- Pounce is to jump on something, to take quick and decisive action or to swoop in and catch or attack something.
- When a cat suddenly jumps on a mouse, this is an example of when the cat pounces on the mouse.
- When a politician you do not like comes to your school to talk and you immediately jump all over him with aggressive questions, this is an example of when you pounce.
- When you are given the chance to invest in a hot new company and you jump on that chance right away, this is an example of when you pounce.
- a claw or talon of a bird of prey
- the act of pouncing; swoop, spring, or leap
Origin: Middle English pownce, talon, probably altered from Middle French poinçon, sharp instrument, stiletto: see puncheon
- pouncer noun
- a fine powder, as pulverized cuttlefish bone, formerly used to prevent ink from blotting or to prepare the writing surface of parchment
- a fine powder sprinkled over a stencil to make a design, as on cloth
Origin: Fr ponce from Classical Latin pumex, pumice
Used by arrangement with John Wiley & Sons, Inc.
verb pounced pounced, pounc·ing, pounc·es verb, intransitive
- To spring or swoop with intent to seize someone or something: a cat that pounced on a mouse; watched the falcon pounce on the baby rabbit.
- To attack suddenly: irregular troops who pounced on the convoy at a narrow pass; a colleague who pounced on me because of a mistake in my report.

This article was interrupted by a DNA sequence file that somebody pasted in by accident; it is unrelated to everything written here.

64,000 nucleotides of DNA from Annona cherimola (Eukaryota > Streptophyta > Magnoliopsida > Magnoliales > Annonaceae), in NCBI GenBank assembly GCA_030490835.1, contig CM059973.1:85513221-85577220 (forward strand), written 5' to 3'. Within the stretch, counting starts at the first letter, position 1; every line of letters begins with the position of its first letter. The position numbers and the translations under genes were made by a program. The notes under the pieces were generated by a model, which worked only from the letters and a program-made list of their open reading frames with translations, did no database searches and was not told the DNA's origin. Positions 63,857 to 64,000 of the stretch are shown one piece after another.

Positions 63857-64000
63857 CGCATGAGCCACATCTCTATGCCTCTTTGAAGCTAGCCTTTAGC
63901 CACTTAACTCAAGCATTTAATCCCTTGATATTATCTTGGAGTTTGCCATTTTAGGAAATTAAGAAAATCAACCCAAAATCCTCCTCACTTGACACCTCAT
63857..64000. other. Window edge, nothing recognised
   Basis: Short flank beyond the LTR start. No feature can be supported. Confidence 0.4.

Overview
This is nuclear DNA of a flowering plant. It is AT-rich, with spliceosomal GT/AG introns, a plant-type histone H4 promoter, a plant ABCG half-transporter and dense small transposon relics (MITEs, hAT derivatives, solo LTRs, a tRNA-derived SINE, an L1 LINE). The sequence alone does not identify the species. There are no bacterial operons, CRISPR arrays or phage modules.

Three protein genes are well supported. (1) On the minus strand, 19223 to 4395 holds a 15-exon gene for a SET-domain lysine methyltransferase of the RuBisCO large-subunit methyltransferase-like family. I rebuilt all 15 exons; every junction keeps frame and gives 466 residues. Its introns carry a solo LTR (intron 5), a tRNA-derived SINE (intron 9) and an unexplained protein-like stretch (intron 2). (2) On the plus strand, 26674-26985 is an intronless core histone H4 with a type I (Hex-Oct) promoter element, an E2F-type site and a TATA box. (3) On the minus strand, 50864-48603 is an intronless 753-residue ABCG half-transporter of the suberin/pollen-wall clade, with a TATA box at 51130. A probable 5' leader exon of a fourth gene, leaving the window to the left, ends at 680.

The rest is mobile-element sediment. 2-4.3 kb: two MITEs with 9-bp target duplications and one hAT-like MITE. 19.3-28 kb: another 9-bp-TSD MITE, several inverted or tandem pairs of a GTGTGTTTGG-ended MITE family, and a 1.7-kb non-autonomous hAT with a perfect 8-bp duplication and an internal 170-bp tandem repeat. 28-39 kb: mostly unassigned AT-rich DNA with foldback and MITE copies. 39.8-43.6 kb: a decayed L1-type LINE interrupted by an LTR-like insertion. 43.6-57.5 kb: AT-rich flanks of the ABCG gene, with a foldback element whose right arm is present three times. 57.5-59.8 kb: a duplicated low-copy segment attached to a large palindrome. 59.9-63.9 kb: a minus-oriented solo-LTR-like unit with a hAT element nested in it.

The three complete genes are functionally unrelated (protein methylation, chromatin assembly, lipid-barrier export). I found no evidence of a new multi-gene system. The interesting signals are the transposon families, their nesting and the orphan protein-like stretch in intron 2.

- To seize something swiftly and eagerly: pounce on an opportunity.
- The act or an instance of pouncing.
- The talon or claw of a bird of prey.
Origin: From Middle English, pointed tool, talon of a hawk, perhaps variant of ponson, pointed tool; see puncheon1.
- pouncˈer noun
- A fine powder formerly used to smooth and finish writing paper and soak up ink.
- A fine powder, such as pulverized charcoal, dusted over a stencil to transfer a design to an underlying surface.
- To sprinkle, smooth, or treat with pounce.
- To transfer (a stenciled design) with pounce.
Origin: French ponce, from Old French, from Vulgar Latin *pōmex, *pōmic-, from Latin pūmex, pumice.
- pouncˈer noun
transitive verb pounced pounced, pounc·ing, pounc·es
Origin: Middle English pouncen, probably from Old French poinssonner, from poinson, pointed tool; see puncheon1.